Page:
Tuesday, April 10, 2012

Impossible by Nancy Werlin [Book Review]

Title: Impossible
Author: Nancy Werlin
Pages: 376
Publication: September 18, 2008
Publisher: Dial Books
Summary taken from goodreads: 
Lucy is seventeen when she discovers that she is the latest recipient of a generations-old family curse that requires her to complete three seemingly impossible tasks or risk falling into madness and passing the curse on to the next generation. Unlike her ancestors, though, Lucy has family, friends, and other modern resources to help her out. But will it be enough to conquer this age-old evil?  
A beautifully wrought modern fairy tale from master storyteller and award-winning author Nancy Werlin.Inspired by the classic folk ballad "Scarborough Fair," this is a wonderfully riveting and haunting novel of suspense, romance, and fantasy.


I really like Lucy, the protagonist. She's levelheaded and strong. Always able to reason everything, she isn't easily duped by romance or suckered into myths, which is why it took her a while to believe her family's curse. But once she finally accepts it, she does everything that she can to end it, even choosing to do something that she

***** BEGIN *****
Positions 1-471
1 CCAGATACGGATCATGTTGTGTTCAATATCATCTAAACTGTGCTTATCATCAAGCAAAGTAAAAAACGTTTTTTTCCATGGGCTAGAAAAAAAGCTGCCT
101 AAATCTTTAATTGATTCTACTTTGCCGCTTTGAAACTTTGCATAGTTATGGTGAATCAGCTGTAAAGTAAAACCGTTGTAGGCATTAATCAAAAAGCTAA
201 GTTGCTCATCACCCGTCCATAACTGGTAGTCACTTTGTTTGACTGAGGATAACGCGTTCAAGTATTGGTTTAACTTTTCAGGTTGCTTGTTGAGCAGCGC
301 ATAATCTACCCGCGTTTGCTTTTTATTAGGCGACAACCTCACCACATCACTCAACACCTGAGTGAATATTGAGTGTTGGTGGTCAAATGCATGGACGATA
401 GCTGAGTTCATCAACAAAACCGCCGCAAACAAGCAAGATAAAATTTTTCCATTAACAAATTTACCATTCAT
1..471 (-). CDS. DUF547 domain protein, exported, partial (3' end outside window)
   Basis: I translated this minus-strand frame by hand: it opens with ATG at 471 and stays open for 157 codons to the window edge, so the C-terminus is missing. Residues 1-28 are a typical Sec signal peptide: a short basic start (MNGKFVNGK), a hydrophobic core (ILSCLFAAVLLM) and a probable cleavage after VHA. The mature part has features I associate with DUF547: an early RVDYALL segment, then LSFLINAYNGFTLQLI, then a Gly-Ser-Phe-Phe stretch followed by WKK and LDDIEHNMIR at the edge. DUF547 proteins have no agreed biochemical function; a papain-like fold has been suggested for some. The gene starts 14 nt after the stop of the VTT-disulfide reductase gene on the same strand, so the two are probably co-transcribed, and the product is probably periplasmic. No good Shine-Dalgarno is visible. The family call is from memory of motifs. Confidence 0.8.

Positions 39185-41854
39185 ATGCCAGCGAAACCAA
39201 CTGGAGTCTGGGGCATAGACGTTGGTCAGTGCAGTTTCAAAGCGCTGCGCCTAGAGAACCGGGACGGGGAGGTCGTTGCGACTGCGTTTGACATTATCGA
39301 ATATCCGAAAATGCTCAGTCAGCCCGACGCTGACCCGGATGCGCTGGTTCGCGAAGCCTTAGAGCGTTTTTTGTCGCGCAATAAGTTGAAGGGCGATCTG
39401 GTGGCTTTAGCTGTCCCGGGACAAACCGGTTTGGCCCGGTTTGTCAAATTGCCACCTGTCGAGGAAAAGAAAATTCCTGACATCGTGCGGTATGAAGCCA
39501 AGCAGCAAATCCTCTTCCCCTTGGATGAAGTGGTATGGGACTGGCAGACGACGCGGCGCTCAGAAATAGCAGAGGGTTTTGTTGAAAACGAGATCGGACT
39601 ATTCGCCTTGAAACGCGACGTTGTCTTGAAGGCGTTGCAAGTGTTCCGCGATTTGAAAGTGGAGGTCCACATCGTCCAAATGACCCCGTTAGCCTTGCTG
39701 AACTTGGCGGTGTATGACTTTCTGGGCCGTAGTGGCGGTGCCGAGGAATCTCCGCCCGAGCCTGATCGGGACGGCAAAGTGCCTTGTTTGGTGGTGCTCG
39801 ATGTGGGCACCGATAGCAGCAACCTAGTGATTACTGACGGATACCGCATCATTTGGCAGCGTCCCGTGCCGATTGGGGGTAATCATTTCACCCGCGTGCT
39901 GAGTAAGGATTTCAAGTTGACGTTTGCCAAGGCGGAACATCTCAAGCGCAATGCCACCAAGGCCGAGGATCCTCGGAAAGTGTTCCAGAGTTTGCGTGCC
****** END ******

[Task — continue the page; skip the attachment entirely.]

And Zach, he was also an awesome character. I knew that they would end up together, but the way that he did everything also took me by surprise, in a good way anyway. Even though I think that everything went too fast, it really couldn't be helped because of the time limit that the couple had. Still, Zach is great; he's considerate, compassionate, loyal, and understanding. He does everything he can to help Lucy break her family's curse, to the point of rearranging his future because he loves her so much.

However, at times, when I stop to think about it, I find their love to be a bit unbelievable. They've been friends and neighbors ever since they were little, and suddenly, they realize their feelings for each other? There were hardly any hints or clues that they had feelings for each other besides in the first chapter when Lucy was seven. Also, I thought that the book glossed over a few important parts.

The writing flows seamlessly, blending in suspense to fit the--at times--bleak and dispairing atmosphere, while also maintaining a writing style that I usually associate old fantasy novels with.

The plot was both original and not. Since I had never heard of the ballad "Scarborough Fair", it was interesting to read about it and the many different verisons of the ballad. On the other hand, after reading the ballad, I already knew how the book would end.

All in all, this book is interesting enough to keep you reading until the end.

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